Renault's falling sales in India and Russia and tension with its partners underline the risks of car sector tie-ups and suggest that the infusion of technology, rather than cash, is the solution.
Consolidation is playing a part as automakers seek critical mass to help them back on to their feet after the crisis of the past year, with technology partnerships, in particular, driven by a push toward zero emissions.
France's PSA Peugeot and Germany's BMW are looking at ways to deepen their existing cooperation, while Italy's Fiat took management control of Chrysler after buying a stake as part of a government-backed reorganization.
And parts maker Magna is poised to take a majority stake in General Motors unit Opel.
But in an industry littered with the skeletons of failed partnerships, the problems Renault is facing now in Russia and India, where Avtovaz is on the brink of bankruptcy and Renault Mahindra's Logan sales are falling -- and the solutions it finds -- may provide valuable lessons for other carmakers.
Morgan Stanley on Tuesday cut its rating on Renault because of delayed dividend from Nissan, Avtovaz and Volvo.
When Renault bought its 25 percent stake in Russian carmaker Avtovaz for about $1 billion in 2008, an entry into the burgeoning Russian car market -- tipped to overtake Germany as Europe's biggest before the crisis -- seemed a good deal.
Unfortunately the wheels fell off, both the Russian economy, the auto industry, and then Avtovaz, said Nomura International analyst Michael Tyndall.
Renault CEO Carlos Ghosn, who is also head of its alliance partner Nissan Motor Co. told reporters this week the carmaker was helping out with management skills and technology, and shared in Avtovaz's short- and mid-term strategy.
Renault's partnership with India's Mahindra & Mahindra on the low-cost Logan car started off well, but healthy Logan sales soon began to dwindle, with high taxation making the car too expensive for its target market.
Production last year was less than a third of capacity and the joint venture lost 4.9 billion rupees in 2008/09.
Both parties in India have rubbished reports that Renault was planning to pull out of the venture and considering other partners including Bajaj Auto, with which it already has a partnership.
There are no plans to end the venture, Nalin Mehta, Mahindra Renault CEO told Reuters recently.
Asked at the Tokyo Motor Show whether Renault would part ways with Mahindra, Ghosn said, I am not saying we will, I am saying we can. I don't want anybody to be surprised.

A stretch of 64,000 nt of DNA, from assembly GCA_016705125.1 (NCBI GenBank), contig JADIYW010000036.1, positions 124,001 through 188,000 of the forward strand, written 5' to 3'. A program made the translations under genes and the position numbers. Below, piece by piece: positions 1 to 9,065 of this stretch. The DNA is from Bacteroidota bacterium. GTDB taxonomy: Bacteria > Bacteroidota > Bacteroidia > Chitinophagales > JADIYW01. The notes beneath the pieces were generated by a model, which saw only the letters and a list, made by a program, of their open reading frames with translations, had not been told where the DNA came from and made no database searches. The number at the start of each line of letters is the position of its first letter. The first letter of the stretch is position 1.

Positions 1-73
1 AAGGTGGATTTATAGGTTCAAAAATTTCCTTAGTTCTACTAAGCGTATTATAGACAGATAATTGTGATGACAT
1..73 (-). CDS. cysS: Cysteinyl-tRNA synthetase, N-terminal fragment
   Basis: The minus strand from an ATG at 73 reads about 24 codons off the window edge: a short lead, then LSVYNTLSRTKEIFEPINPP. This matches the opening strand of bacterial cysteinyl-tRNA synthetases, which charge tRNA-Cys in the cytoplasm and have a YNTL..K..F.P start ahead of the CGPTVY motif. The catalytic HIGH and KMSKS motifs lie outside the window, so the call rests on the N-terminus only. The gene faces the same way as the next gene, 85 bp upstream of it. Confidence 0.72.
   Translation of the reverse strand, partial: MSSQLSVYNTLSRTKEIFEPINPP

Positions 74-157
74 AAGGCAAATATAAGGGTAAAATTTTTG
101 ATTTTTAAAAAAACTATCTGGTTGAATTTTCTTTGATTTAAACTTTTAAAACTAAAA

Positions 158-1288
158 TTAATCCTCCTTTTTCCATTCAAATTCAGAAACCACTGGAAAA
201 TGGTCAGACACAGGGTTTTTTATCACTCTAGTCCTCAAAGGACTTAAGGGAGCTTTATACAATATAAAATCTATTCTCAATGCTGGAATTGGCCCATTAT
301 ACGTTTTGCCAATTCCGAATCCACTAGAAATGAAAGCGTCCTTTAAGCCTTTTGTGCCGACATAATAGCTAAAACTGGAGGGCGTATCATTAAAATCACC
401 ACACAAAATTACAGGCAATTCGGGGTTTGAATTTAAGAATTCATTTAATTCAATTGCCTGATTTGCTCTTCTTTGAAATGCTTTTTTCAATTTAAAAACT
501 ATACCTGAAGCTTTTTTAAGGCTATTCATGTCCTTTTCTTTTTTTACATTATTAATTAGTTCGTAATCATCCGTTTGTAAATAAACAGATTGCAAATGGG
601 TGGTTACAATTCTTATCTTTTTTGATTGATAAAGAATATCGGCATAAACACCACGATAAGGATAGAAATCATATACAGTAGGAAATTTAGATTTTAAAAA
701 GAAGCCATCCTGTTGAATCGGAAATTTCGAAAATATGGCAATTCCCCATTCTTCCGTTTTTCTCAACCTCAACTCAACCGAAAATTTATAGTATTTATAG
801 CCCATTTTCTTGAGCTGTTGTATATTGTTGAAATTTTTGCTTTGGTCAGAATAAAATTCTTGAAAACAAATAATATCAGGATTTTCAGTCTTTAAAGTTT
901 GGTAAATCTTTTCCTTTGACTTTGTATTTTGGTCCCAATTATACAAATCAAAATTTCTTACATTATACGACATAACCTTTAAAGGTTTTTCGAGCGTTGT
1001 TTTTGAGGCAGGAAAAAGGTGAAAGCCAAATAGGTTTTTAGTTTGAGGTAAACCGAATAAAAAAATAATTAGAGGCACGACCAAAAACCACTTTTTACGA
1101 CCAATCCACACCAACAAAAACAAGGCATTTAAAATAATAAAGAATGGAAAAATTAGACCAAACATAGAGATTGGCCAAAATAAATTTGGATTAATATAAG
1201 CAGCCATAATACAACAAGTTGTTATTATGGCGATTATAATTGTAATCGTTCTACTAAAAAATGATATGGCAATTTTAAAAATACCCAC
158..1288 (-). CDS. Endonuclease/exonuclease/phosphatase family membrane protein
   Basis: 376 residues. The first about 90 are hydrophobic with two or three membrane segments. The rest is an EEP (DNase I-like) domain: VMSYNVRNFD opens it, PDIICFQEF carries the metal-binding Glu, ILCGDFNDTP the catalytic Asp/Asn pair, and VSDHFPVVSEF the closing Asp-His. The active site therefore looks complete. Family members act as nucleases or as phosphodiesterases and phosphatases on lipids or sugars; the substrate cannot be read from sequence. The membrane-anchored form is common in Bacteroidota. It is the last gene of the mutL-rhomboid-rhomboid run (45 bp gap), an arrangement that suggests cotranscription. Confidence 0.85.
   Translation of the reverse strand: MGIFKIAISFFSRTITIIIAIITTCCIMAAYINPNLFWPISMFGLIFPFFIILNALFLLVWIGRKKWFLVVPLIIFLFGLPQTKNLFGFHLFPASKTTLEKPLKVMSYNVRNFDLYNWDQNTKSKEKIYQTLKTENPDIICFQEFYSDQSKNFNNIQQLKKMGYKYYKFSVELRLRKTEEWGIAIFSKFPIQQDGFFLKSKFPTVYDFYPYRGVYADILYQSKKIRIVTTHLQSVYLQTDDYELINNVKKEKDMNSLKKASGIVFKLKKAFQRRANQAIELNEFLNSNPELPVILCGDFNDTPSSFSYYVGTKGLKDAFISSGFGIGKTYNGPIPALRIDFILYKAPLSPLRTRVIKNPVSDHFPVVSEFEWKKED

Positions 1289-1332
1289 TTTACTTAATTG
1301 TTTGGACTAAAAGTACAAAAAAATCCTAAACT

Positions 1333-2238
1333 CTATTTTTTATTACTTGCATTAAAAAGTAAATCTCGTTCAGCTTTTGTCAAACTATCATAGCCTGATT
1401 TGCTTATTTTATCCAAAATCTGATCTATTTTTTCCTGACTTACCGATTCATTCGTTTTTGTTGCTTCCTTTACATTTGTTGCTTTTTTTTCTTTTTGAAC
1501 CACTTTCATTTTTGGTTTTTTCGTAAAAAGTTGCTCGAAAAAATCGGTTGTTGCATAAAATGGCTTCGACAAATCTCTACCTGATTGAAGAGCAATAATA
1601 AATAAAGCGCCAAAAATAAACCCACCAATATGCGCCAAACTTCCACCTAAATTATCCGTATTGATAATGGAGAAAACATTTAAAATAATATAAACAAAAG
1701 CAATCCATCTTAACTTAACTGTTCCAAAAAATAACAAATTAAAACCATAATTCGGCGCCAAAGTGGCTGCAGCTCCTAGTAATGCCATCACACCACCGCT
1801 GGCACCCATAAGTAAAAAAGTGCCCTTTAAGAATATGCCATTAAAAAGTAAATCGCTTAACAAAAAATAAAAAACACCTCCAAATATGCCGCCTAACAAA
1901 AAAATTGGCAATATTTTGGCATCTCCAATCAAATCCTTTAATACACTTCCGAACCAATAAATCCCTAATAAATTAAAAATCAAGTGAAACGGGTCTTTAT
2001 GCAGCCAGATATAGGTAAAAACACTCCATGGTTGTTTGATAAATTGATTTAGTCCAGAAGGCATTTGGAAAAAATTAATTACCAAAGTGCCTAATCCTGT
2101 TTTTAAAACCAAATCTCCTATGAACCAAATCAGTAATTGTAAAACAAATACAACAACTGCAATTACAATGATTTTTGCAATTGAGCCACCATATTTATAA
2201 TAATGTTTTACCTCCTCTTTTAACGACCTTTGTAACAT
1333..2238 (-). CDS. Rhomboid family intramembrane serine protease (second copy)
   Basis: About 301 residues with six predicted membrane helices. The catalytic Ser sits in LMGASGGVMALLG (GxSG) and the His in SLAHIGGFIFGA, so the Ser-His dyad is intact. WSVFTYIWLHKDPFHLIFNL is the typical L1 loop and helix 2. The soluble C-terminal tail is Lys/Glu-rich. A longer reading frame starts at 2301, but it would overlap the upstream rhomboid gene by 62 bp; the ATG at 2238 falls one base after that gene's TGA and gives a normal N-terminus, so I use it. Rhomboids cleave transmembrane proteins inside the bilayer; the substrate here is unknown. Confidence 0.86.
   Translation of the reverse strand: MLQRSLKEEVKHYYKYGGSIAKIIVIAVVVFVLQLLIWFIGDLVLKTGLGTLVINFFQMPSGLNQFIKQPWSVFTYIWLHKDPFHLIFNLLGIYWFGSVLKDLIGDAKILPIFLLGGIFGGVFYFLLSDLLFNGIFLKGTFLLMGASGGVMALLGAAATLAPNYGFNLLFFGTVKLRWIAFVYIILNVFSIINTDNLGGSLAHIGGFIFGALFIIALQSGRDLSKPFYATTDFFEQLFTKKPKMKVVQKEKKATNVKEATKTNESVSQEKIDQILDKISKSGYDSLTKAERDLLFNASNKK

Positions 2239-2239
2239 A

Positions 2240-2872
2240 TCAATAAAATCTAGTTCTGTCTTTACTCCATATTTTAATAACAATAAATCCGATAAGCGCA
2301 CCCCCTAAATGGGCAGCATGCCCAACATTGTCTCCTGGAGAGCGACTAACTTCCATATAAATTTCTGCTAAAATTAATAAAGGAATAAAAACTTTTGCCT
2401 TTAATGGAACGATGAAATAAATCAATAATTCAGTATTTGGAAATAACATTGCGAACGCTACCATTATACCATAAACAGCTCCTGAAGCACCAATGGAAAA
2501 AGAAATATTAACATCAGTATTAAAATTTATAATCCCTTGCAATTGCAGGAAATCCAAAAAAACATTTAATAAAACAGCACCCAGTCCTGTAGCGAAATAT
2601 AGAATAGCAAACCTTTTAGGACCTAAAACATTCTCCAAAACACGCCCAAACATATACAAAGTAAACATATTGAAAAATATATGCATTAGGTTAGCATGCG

Our intention is to continue with the (three) partners, but if it is not possible, I can tell you that we need at least one, he added, in a reference to Mahindra, Bajaj and Ashok Leyland, which has an alliance with Renault affiliate Nissan.
A spokeswoman for Mahindra declined to comment.
TECHNOLOGY AS CURRENCY
A Renault official, who declined to be named, said the two companies were working to give the Logan a face-lift, which would go beyond the merely cosmetic. We are working together for a revamped strategy for the Logan. Once we have decided what to do with it, there will be an infusion of equity.
As for Russia, Ghosn signaled last week that the Avtovaz partnership would likely expand to Nissan with a joint project to develop and sell an entry-level car, and that, despite the short-term pain, the partnerships would ultimately benefit all parties involved.
Little by little Russia is going to recover, Ghosn said.
The painful lessons Renault is learning in Russia and India may, however, show that Fiat is on the right track with Chrysler, as it prepares to unveil the radical product line revamp Chrysler desperately needs to cement its turnaround, at the presentation of a five-year plan on Nov 4.
Fiat's technological expertise will help the struggling U.S. carmaker refresh its flagging product line-up.
With Fiat and Chrysler, Fiat has used its technology in the transaction, and it certainly looks as if Renault is going to do the same, which arguably is what Avtovaz needs, said Nomura analyst Tyndall.
Versus the competition, Avtovaz is in need of modern products. So I can see how it would work -- that Renault provides technology instead of cold hard readies, Tyndall added.
(Additional Reporting by Chang-Ran Kim, Editing by Sitaraman Shankar)